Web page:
Award Date


Degree Type


Degree Name

Doctor of Philosophy in Mechanical Engineering


Mechanical Engineering

First Committee Member

Mohamed B. Trabia, Co-Chair

Second Committee Member

Brendan J. O'Toole, Co-Chair

Third Committee Member

Woosoon Yim

Fourth Committee Member

Georg F. Mauer

Fifth Committee Member

Zhiyong Wang

Graduate Faculty Representative

Samaan G. Ladkany

Number of Pages



Armored military vehicles are heavily used in modern warfare. These vehicles are subjected to lethal attacks from projectiles and land mines. The shocks from these attacks may risk the safety of the occupants and damage the electronic instruments within the vehicle. Extensive research on the analysis and reduction of shocks on civilian vehicles has been performed. Fewer researchers addressed these problems in the case of military vehicles. Space frames are usually used to enhance structural strength of the vehicle while reducing its overall weight. These frames comprise of beams connected together at joints. Recently, space frames were incorporated in military vehicles.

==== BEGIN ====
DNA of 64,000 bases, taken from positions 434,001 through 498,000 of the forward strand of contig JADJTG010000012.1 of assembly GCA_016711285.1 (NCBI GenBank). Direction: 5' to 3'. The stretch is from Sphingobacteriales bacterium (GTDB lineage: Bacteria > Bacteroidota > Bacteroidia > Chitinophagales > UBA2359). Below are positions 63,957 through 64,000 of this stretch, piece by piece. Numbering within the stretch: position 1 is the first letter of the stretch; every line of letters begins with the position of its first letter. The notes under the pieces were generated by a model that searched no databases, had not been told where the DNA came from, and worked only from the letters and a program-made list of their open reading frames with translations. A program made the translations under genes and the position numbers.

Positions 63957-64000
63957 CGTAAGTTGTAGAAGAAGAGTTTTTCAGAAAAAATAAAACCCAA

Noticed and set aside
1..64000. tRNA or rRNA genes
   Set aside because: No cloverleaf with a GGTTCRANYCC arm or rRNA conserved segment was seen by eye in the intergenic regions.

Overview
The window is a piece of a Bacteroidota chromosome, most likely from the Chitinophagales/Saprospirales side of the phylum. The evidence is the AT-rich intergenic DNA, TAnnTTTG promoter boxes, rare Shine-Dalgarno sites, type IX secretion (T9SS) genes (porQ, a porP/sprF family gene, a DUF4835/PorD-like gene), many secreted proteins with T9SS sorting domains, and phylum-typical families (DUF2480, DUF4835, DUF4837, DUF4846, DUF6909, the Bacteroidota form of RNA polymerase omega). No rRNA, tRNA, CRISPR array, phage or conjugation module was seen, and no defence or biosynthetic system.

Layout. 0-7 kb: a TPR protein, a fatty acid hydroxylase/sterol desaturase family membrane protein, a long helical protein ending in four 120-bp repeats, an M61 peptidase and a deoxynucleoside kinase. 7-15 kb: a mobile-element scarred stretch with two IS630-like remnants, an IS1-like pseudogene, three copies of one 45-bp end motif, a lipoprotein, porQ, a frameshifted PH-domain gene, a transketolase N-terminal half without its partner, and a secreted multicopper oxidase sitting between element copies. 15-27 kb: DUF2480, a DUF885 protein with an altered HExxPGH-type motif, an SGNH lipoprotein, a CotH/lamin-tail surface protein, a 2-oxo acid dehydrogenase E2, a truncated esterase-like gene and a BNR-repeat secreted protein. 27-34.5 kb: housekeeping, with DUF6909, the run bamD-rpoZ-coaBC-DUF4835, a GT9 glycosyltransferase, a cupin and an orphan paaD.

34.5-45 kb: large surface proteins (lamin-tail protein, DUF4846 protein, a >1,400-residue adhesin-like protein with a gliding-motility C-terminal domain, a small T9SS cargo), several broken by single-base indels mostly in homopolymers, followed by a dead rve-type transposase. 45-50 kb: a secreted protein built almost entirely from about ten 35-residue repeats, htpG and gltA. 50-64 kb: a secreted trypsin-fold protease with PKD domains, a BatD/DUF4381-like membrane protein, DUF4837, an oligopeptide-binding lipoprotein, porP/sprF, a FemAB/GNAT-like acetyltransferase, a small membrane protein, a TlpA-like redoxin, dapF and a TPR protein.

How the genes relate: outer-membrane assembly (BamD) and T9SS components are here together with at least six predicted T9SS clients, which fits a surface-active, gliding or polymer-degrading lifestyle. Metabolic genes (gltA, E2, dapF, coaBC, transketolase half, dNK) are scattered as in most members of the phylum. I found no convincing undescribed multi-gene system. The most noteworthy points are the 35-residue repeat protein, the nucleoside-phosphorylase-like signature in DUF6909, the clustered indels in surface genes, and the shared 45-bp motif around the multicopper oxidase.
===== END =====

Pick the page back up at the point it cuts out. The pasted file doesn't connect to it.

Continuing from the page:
In this dissertation, a finite element model of a military vehicle with an internal space frame is developed. The space frame is composed of hollow square cross-section bars and angle sections. These frame members are bolted to the joints. The space frame is enclosed by uniform-thickness armor, except at the turret. The vehicle is subjected to high impact load that simulates a projectile hit. The vehicle design is optimized to reduce the overall mass, and shock at critical locations of the space frame.

A lab-scale space frame structure derived from the military vehicle space frame is designed and built. The lab-scale space frame is subjected to non-destructive shock propagation tests. A finite element model of this structure is developed with the objective of matching the experimental results.


Armored vehicles; Military – Design and construction; Finite element analysis; Impact; Optimization; Shock; Space frame; Space frame structures; Vehicle


Applied Mechanics | Mechanical Engineering

File Format


Degree Grantor

University of Nevada, Las Vegas




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